You now have a demo.zip file, just like before, that has everything you need to customize and fire up a Spring Boot web application.

Spring Boot Default Starters From Your IDE

Try this just for fun:

You’ll see that you get back a ton of JSON data. That’s because of the Accept:application/json header. This triggers a JSON response thanks to the built in content negotiation.

A few Java IDE’s have added the ability to create a Spring Boot project using Initializr. They do this exact thing behind the scenes: get all the meta-data from start.spring.io and then let you choose the options you want to add to your project right in the IDE.

IntelliJ Idea supports Spring Initializr. Follow these steps to see it in action:

  1. Choose: File -> New -> Project… from the menu.

  2. Select Spring Initializr and click Next button.


    Notice the Initializr Service URL (https://start.spring.io). We will circle back to that later.

  3. Customize your project and click the Next button.


  4. Select the features you want in your Spring Boot project by clicking the check boxes. Below, you can see we’ve selected the Web starter, just as before. Click the Next Button.


  5. Customize the project’s location on your machine and click the Finish button.


You’ll be back in IntelliJ with your Spring Boot project all setup.


Create and Host Your Own Spring Initializr

One of the greatest features of the Spring Initializr project is that it’s easily extensible and it’s as easy to host as any other Spring Boot application since it is, itself, a Spring Boot application.

Stormpath has created a number of Spring Boot Starters so that you can easily integrate Stormpath with your project. Let’s take a look at what it would take to make these starters available in Spring Initializr to make it even easier!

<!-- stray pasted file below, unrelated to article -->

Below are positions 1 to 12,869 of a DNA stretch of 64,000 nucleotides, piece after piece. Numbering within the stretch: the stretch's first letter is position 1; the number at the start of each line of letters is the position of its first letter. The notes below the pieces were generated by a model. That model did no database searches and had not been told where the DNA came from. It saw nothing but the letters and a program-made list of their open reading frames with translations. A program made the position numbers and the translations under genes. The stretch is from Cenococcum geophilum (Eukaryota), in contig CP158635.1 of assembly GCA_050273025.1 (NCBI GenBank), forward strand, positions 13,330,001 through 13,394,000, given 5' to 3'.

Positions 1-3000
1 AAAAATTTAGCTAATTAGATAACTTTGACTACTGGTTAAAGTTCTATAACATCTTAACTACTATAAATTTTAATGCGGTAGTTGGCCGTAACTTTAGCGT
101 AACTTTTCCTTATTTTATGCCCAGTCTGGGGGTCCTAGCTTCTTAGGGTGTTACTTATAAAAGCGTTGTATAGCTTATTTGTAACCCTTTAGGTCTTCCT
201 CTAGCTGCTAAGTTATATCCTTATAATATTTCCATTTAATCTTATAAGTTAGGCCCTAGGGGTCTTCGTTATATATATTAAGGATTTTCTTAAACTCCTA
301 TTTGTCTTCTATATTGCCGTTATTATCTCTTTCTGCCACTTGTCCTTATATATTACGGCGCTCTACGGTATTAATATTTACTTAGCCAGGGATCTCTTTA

The first thing to do is to clone (or fork) the project here.

Next, we’ll add in information for the Stormpath Spring Boot Starters as a new Category called Identity Management. This is as easy as updating the initializr-service/application.yml file. Below is just the Stormpath additions to the dependencies section:

In the root of the project, we build Spring Initializr:

The easiest (although not the only) way to run the application is to install the Spring CLI tools. On Mac, you can do:

You can also install the tools with:

Once that’s done, switch into the initializr-service folder and run the app:

This fires up the Spring Boot application on the standar port, 8080.

Now, let’s go through the same exercise as before with IntelliJ, only this time, we will use our local Spring Initializr:

  1. Choose: File -> New -> Project… from the menu.

  2. Select Spring Initializr.

    This time, we’ll change the Initializr Service URL to: http://localhost:8080.


    Click the Next button.

  3. Customize your project and click the Next button.

  4. Select the features you want in your Spring Boot project by clicking the check boxes. Below, you can see I’ve scrolled to the bottom and selected Stormpath WebMVC.


    Click the Next Button.

  5. Customize the project’s location on your machine and click the Finish button.

You’ll be back in IntelliJ with your Spring Boot project all set up.


Above, you can see that the proper dependency has been added to the pom.xml file. Thank you, Spring Initializr!

What about hosting and deploying your customized Initializr? There’s a Spring CLI command for that!

This creates a runnable Spring Boot jar that you can run like any other self contained Spring Boot app.

Want to incorporate the latest version of the Stormpath Spring Boot Starters?

Head on over to: http://start.stormpath.io. This is a live deployment of a customized version of spring.start.io. It has all of the original Spring Boot Starters, as well as all the Stormpath starters.

Just like start.spring.io, you can use your browser, the command line, or the IntelliJ IDE.

Spring Boot starters super-charge your application and Spring Initializr makes it really easy to pick and choose the components you need to give your application a (configuration) head start. Go on over the start.spring.io (in your browser, on the command line, or from your IDE), check off the pile of tech you want to include in your application and start building!